Opportunities and Challenges for Nuclear-Renewable Hybrid Energy Systems

Mark Ruth, Richard Boardman, Paul Spitsen, Shannon Bragg-Sitton

Research output: NRELPresentation


Tightly coupled nuclear-renewable hybrid energy systems (N-R HESs) are systems that link subsystems to generate dispatchable electricity and produce at least one industrial product from two or more energy resources. Because N-R HESs are designed to produce different products based on the value of those products in markets, their optimal designs and operations can be complex. This paper summarizes some key conclusions from a set of economic analyses of N-R HESs. Each N-R HES use case analyzed includes a nuclear reactor, a thermal power cycle to convert nuclear energy into electricity, either a wind or photovoltaic solar subsystem producing electricity, and an industrial process producing an energy or an industrial product. The analyses focused on identifying the optimal configuration and hours of operations for each N-R HES within ranges of hypothetical future electricity price profiles and industrial product prices. Four important insights are drawn from the results of those analyses.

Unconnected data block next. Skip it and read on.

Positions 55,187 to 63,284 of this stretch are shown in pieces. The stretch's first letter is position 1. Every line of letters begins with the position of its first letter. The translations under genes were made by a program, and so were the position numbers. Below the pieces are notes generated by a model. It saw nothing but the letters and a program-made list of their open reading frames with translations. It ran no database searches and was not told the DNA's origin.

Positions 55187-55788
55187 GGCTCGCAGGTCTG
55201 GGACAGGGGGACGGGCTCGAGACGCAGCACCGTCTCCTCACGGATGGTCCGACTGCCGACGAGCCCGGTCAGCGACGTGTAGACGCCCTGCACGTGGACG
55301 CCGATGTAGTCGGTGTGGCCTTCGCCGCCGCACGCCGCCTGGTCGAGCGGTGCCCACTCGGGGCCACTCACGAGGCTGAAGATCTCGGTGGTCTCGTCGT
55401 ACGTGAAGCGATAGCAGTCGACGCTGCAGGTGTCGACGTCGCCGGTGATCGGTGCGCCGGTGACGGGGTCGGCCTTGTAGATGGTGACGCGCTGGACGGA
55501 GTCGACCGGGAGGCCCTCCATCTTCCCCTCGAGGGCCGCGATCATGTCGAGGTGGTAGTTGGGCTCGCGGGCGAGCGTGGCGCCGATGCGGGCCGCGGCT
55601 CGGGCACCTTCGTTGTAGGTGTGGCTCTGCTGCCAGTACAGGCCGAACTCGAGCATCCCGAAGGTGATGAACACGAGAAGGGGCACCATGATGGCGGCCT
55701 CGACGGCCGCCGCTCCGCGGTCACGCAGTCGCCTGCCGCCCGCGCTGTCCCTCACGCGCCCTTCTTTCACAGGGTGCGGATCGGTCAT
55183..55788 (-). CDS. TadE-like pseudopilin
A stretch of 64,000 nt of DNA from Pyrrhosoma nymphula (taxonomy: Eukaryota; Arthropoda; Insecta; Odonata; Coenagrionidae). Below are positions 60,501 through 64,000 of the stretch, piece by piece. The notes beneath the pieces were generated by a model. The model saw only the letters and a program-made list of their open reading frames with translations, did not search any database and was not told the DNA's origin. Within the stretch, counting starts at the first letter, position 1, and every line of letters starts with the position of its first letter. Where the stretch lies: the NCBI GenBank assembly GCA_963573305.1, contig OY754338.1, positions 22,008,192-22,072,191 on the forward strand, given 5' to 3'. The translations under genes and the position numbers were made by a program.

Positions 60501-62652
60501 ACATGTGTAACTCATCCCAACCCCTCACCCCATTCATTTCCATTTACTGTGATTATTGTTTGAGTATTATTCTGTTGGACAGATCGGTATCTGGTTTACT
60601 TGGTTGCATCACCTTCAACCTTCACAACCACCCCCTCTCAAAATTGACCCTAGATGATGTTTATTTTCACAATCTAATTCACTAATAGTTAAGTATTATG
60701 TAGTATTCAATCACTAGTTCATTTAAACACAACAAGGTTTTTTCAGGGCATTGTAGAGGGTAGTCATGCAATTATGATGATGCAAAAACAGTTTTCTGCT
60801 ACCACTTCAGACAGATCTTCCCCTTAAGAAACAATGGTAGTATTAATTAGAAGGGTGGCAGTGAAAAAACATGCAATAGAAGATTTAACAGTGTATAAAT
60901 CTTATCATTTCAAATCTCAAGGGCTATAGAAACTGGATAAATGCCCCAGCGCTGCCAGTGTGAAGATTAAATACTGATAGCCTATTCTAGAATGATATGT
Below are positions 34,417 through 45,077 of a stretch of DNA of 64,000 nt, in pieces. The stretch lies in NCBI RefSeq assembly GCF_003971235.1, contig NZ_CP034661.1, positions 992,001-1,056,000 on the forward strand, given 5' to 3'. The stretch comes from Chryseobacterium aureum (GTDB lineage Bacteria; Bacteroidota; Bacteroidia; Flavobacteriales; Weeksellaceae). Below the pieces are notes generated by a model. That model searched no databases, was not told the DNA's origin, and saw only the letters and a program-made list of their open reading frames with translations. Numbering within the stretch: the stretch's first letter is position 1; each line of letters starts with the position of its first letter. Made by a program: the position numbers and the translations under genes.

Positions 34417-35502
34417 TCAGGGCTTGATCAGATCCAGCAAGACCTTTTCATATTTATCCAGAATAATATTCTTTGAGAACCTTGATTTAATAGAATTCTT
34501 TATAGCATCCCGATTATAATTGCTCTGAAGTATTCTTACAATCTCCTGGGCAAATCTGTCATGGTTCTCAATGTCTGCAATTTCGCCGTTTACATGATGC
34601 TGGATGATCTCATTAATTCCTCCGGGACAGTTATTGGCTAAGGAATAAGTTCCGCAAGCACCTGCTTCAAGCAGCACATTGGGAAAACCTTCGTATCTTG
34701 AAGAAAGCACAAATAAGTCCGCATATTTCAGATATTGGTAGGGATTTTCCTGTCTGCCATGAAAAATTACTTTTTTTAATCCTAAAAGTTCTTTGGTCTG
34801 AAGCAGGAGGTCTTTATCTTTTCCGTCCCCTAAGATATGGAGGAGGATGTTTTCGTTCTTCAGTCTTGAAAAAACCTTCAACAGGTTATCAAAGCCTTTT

Original languageAmerican English
Number of pages22
StatePublished - 2018

Publication series

NamePresented at the International Atomic Energy Agency (IAEA)'s Technical Meeting on Nuclear-Renewable Hybrid Energy Systems for Decarbonized Energy Production and Cogeneration, 22-25 October 2018, Vienna, Austria

NREL Publication Number

  • NREL/PR-6A20-72564


  • hybrid energy system
  • hydrogen
  • N-R HES
  • nuclear


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